Reading Comprehension: Inferring

What makes a good reader?

In class over the past few weeks we have been focusing on inferring meaning from the texts that we read. Inferring is one of the many comprehension skills we need to develop in order to become a confident and capable reader.


As you can see from the diagram above, there are many, many skills required to be confident reader who has a really good understanding of the texts that we read. By grade 5/6, most of us are really good at ‘decoding‘ the texts that we read; that is being able to sound out and say the words we see on the page. This does not mean we necessarily understand the words that we read.

Many students are also good at understanding ‘literal‘ comprehension questions. Literal questions are questions that require an answer that is directly stated in the text. For example:

Luke bought a new, blue car.

What colour was Luke’s new car?

This question is literal because the answer is right there in the text. I do not need to sort the information or work out what the author is trying to say; they have told me right there in the text.

Inferring Meaning

Inferential questioning is more difficult and requires a different set of skills to understand. As I have talked about with the students, it is much like knowing the four operations in maths; just because you know one of the skills doesn’t mean you know them all. You need to be able to add before you multiply, and multiply before you divide. The skills build on one another.

An inferential question is one where clues are given in the text, but they are implied rather than stated literally. For example;

Luke chose a car that was the colour of the sky on a clear, sunny morning.

What colour was Luke’s car?

This text does not tell us exactly what the colour of the car is. Rather, we need to identify key words in order to answer the question. Looking at this text, the words clear, sunny and sky stand out. We can then make a link to what we know about clear, sunny skies and know that the colour must be blue. Another example;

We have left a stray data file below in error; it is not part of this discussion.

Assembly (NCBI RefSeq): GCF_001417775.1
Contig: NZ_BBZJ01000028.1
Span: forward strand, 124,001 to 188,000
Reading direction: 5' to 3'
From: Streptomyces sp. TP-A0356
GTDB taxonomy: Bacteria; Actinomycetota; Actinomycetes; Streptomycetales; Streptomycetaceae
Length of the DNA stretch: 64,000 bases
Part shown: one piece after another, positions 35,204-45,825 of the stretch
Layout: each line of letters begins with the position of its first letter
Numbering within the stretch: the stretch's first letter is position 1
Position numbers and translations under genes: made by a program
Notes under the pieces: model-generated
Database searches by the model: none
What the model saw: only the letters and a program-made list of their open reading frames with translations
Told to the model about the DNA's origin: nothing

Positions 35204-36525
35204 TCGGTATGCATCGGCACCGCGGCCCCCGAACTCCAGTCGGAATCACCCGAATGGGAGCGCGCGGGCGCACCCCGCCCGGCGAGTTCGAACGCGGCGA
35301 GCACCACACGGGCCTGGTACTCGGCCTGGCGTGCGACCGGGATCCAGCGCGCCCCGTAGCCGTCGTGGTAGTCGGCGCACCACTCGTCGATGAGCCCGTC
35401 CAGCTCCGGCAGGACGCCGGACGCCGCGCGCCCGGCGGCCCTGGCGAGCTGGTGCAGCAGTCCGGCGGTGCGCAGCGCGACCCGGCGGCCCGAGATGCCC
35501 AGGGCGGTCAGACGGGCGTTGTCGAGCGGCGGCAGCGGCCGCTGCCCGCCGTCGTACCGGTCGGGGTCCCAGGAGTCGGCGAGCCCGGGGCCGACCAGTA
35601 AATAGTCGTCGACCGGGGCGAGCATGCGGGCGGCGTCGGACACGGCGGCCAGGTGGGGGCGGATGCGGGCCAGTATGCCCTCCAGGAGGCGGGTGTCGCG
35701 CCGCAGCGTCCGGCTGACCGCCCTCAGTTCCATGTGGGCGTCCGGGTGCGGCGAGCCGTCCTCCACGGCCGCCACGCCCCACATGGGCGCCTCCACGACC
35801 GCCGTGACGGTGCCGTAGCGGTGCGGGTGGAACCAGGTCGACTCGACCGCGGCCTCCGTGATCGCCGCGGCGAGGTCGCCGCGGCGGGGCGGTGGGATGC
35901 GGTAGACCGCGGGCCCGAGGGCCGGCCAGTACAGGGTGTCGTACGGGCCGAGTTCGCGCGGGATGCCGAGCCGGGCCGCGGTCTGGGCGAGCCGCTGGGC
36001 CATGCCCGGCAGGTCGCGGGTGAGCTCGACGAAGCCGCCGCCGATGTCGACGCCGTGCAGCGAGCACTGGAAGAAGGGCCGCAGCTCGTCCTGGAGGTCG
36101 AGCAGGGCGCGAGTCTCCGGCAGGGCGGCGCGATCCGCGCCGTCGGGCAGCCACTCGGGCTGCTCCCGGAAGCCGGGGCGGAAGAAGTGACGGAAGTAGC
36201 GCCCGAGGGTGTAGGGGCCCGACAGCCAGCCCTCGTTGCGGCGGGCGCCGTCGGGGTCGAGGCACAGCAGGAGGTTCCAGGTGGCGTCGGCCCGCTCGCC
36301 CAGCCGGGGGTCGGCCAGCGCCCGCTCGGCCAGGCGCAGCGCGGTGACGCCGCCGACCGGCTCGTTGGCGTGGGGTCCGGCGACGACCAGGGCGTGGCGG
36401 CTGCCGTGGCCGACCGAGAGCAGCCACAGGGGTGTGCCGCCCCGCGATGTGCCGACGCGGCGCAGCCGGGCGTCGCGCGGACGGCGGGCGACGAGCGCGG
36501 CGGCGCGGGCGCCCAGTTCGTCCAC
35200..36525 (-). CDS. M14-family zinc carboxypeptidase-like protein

Tears ran down the baby’s face. The noise filled the house. A full bottle lay dripping on the floor.

What was the noise? Why was it happening?

This text does not tell us what the noise was literally, but we can infer that the baby is crying because there are tears running down his face. We can also infer that this is happening because the baby dropped their bottle; we know that a bottle does not normally belong on the floor.

Often, what we know about the world around us, our life experiences, can have a big impact on our understanding of what we read. This is a question we looked at two weeks ago and only one student could answer it.

Except for a few clowns we all missed the parade, but we would see everything tonight in the gigantic tent rising now in the park.

What were they going to see tonight?

It wasn’t that they didn’t know how to answer the question. The students could identify the key words – clown, parade, tent. But only one student had been to a circus that had clowns. A lot of the time, to infer meaning, we need to have a lot of experiences on which to draw. And while these can come from when we are out and about, they also come from what we read. The more we read, the more experiences we can draw on. This is why we encourage students to read a wide variety of texts.


These skills require a lot of practise and reinforcement to master, just like our maths operational skills. In class we have been constantly talking about the importance of these skills and looking at short texts each week to learn to identify the key words and the links we need to make. The texts 5/6 students are reading contain a lot of inferential information as it is much more interesting to read; but are the students understanding it if they do not have these skills? While students are reading at home it is still important that they have the opportunity to read with an adult who can question them and see if they understand the meaning of what they are reading. While they may seem to be reading ‘independently’ because they can decode, they may not have an understanding of what it is they are reading.

If you would like any more information, please feel free to contact me. In a few weeks we will have a look at another of the reading skills.

One thought on “Reading Comprehension: Inferring

  1. Pingback: Reading: What are inferences? – Dale Mills – Berwick Fields PS

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